G. L. c. 59, Section 5A, as amended through St. 1948, c. 541, pertaining to taxes of which a decedent was relieved in his lifetime under Section 5, Seventeenth or Eighteenth, creates a new obligation of his personal representative payable from his estate arising only at or after his death, to which obligation the short statute of limitations, G. L. c. 197, Section 9, is not applicable.
CONTRACT. Writ in the Superior Court dated April 3, 1957.
The action was heard by Meagher, J., upon a case stated.
Joseph A. Gattoni, for the defendant.
Anthony N. Compagnone, for the plaintiff.
CUTTER, J. On April 3, 1957, more than one year after the defendant's appointment on March 26, 1956, as administratrix of the estate of Maddalena Casamassa, this action of contract was brought under G. L. c. 59, Section 5A (as amended through St. 1948, c. 541), [Note 1] to recover the amount of the taxes hereinafter mentioned. The decedent died on
December 12, 1955. During her life, she had been relieved in the years 1943 to 1955, of real estate taxes under the exemption provided by G. L. c. 59, Section 5, Seventeenth and Eighteenth. [Note 2] These taxes, with interest, amounted in the aggregate to $1,183.16. The assessors of the town annually computed and recorded the taxes. They committed to the tax collector the aggregate amount of the taxes "at the appropriate time," which, under Section 5A, would have been after the decedent's death. Bills were mailed to the administratrix by the collector but were never paid.
The administratrix in her answer pleaded the short statute of limitations found in G. L. c. 197, Section 9, as amended by St. 1954, c. 552, Section 1. [Note 3] The facts were set forth in a "case stated" and it "is agreed that the only question . . . is . . . [w]hether . . . collection . . . is barred by the short statute of limitations." The trial judge "found" for the town and the administratrix has appealed.
The short statute of limitations (Section 9) in terms applies only to actions brought by creditors of the deceased. It does not apply to a proceeding to enforce a debt of an administrator arising after his decedent's death. Dallinger v. Davis, 149 Mass. 62 , 63. See Geldert v. Usher, 248 Mass. 323 , 326; Newhall, Settlement of Estates (4th ed.) Section 189, at p. 555. The conclusion of the trial judge was proper if no provision of Section 5A makes the short statute of limitations (Section 9) applicable to this claim for taxes, and if the obligation is one,
imposed upon the estate or upon the administratrix payable out of the estate, arising after the decedent's death. On the other hand, if the present action seeks only to enforce taxes which were solely debts of the decedent, or if Section 9 has been expressly made applicable to claims under Section 5A, then Section 9 is an effective bar to recovery. The matter is obviously one of the correct interpretation of G. L. c. 59, Section 5A, as amended, the legislative history of which is set out in the margin. [Note 4]
The administratrix relies strongly upon Bartlett v. Tufts, 241 Mass. 96 . In that case, the defendant's testator, who died May 15, 1916, was assessed as of April 1, 1916, a poll tax and a real estate tax. The executrix, who qualified on July 15, 1916, paid these taxes on October 11, 1916. On December 20, 1916 (under a predecessor of what is now G. L. c. 59, Section 75), the assessors "levied . . . a tax" on certain recently discovered personal property by a so called "omitted" assessment. An action was brought to collect this tax on April 4, 1919. This court held that the "action, not having been begun within one year after the bond had been given," was barred. The opinion referred (at p. 99) to St. 1909, c. 490, Part II, Section 34 (now G. L. c. 60, Section 36), authorizing suit against an administrator to recover a tax, where "a person assessed . . . dies . . . before the payment thereof," and to Section 33 of Part II (now, in somewhat changed form, G. L. c. 60, Section 35, as amended through St. 1946, c. 251, Section 1) authorizing a tax collector, if (as the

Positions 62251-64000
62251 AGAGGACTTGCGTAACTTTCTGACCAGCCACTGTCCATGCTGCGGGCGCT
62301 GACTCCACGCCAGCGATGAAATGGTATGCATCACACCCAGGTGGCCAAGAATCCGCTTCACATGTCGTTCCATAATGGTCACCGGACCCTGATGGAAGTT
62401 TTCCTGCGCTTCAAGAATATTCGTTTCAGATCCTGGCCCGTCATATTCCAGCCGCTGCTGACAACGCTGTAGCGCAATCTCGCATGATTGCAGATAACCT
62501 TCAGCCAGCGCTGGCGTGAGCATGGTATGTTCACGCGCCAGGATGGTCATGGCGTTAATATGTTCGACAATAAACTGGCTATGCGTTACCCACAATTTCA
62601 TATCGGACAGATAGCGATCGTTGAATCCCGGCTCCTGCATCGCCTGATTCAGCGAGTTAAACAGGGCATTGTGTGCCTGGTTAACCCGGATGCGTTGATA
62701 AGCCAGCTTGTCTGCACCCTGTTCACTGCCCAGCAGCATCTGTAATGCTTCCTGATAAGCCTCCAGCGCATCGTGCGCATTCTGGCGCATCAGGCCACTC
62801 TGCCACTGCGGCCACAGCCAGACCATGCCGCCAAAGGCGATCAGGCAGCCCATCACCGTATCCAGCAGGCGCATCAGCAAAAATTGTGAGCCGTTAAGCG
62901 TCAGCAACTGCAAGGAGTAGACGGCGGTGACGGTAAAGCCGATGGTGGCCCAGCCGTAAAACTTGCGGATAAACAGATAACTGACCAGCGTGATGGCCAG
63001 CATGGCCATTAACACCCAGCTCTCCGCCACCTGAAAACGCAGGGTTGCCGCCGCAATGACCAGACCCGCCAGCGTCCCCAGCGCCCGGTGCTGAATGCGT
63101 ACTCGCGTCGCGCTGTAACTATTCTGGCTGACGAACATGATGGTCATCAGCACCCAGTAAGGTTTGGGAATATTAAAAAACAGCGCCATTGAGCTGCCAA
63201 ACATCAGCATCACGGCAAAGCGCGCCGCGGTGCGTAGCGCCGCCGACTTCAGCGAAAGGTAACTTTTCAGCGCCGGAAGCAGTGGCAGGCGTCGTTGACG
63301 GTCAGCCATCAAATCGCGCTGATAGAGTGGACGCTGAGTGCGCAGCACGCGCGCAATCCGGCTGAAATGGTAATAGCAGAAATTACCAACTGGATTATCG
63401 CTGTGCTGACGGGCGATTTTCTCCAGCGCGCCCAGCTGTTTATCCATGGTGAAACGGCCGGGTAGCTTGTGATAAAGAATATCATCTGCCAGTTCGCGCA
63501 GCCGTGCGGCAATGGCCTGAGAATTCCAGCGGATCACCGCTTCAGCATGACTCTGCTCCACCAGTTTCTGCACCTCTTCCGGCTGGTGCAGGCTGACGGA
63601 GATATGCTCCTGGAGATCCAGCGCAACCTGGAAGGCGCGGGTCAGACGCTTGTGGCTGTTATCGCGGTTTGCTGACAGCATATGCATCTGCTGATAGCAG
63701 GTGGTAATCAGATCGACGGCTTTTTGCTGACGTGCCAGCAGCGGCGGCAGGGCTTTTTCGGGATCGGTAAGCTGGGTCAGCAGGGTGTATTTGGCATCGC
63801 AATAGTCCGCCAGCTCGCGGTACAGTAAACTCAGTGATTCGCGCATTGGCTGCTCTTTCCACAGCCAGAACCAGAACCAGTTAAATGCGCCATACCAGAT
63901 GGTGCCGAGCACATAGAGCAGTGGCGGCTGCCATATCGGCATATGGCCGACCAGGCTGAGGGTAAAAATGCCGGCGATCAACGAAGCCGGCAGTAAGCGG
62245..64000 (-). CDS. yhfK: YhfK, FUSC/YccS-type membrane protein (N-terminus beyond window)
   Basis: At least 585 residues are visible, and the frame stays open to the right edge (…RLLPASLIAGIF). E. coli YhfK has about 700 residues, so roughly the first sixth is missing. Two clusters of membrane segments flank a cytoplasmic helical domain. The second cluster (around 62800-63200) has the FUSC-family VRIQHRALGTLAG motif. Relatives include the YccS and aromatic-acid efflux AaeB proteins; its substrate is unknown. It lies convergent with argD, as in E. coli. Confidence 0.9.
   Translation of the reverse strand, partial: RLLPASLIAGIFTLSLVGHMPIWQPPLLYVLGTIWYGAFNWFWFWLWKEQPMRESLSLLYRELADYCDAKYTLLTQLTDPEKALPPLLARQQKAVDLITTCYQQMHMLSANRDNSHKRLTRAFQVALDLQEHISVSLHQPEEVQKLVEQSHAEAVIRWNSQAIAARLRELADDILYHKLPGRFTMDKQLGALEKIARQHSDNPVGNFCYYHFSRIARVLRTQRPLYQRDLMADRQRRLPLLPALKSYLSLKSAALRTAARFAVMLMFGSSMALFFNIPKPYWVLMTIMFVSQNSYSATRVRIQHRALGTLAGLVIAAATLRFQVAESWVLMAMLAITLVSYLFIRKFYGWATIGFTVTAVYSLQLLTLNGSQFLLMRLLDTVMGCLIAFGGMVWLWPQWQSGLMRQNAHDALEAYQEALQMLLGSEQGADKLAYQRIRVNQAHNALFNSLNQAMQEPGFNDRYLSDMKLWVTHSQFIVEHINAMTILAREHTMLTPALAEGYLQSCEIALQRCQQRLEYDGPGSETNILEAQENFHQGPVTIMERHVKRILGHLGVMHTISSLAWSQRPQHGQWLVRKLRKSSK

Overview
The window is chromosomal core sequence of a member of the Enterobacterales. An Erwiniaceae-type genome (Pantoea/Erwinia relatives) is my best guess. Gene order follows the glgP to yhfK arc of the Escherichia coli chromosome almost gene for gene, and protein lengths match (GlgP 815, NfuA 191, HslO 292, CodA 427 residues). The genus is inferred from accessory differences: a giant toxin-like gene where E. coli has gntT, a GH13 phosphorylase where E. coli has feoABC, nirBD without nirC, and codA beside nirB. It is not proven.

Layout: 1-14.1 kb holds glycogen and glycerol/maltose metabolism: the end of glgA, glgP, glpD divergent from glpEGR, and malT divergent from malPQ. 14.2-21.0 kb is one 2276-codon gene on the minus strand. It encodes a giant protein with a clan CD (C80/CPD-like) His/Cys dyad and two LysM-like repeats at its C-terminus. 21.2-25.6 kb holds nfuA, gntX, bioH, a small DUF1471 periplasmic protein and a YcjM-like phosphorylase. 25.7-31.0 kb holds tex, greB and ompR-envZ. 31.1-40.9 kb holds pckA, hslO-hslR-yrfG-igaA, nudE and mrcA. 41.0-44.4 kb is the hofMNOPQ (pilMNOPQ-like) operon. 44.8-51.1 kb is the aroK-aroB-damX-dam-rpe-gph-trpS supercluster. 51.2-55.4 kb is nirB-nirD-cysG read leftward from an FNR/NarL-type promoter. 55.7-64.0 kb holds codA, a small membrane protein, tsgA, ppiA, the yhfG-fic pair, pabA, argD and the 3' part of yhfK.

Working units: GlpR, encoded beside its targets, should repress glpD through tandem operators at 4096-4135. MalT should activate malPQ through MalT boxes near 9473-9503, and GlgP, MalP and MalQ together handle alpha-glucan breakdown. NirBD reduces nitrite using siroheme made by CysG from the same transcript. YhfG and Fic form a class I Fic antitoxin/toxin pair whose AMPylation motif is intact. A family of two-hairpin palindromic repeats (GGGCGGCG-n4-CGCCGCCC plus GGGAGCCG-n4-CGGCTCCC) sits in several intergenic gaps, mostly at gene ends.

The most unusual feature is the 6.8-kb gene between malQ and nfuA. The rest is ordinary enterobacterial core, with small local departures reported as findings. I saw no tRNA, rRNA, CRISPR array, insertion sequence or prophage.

statute then stood) a tax "remains unpaid for three months after it has been committed . . . [to] maintain an action . . . against the person assessed therefor in the same manner as for his own debt." The court (at p. 98) stated that the December "omitted" tax should "be regarded [not] as a separate tax" but as a "part of the original tax levied as of April 1, 1916, when the testator was living," and concluded (at p. 99) that the "tax remaining unpaid for three months after it had been committed, the plaintiff had [under Section 33 of the 1909 statute] the remedial rights of a creditor, and this limitation [that of the short statute] is as applicable to him as to other creditors of the testator." The court thus apparently viewed the December assessment as a part of the tax debt of the testator arising as of April 1, 1916, while the testator was still alive, so that the decision would not necessarily control a proceeding under present Section 5A, if that section creates a debt of the administratrix or of the estate as of a date on or after the decedent's death.
Bartlett v. Tufts, supra, relies substantially on Rich v. Tuckerman, 121 Mass. 222 . This also, as the original papers show, was a case of attempted "recovery of taxes assessed upon a person who has died [after the assessment date], against his administrator." Recovery was held to be barred by the short statute of limitations. In Dallinger v. Davis, 149 Mass. 62 , on the other hand, recovery of a tax assessed to an executrix against the personal estate of her testatrix, as of assessment dates after the executrix gave bond, was held not barred by the short statute of limitations.
The language of Section 5A, both as originally enacted in 1941 (see footnote 4, supra) and as amended in 1948, does not clearly state whether the recovery authorized by the section is (a) of the original taxes which would have been assessed during the deceased taxpayer's life except for the exemptions under c. 59, Section 5, Seventeenth and Eighteenth, or (b) of a new obligation of the personal representative of the deceased taxpayer or of the estate arising under Section 5A only upon death of the taxpayer, enforceable to the extent
of any excess of the estate above the "debts, reasonable funeral and burial expenses and reasonable expenses of administration." We conclude that the latter interpretation is that intended by the Legislature. Section 5A requires payment of the amount of the taxes of which the decedent was "relieved" only if the estate exceeds, among other items, the decedent's "debts." The first sentence of Section 5A thus in terms does not treat the amounts to be recovered as among the "debts" of the decedent. This circumstance and the statutory phrase in Section 5A, that "upon his death his [the decedent's] estate . . . shall be chargeable," both suggest that the obligation under Section 5A arises only upon or after the death of the decedent when the "debts" are ascertainable. The fact that, under the 1948 amendment, interest begins to run only at the death of the decedent also supports the view that the obligation then arises.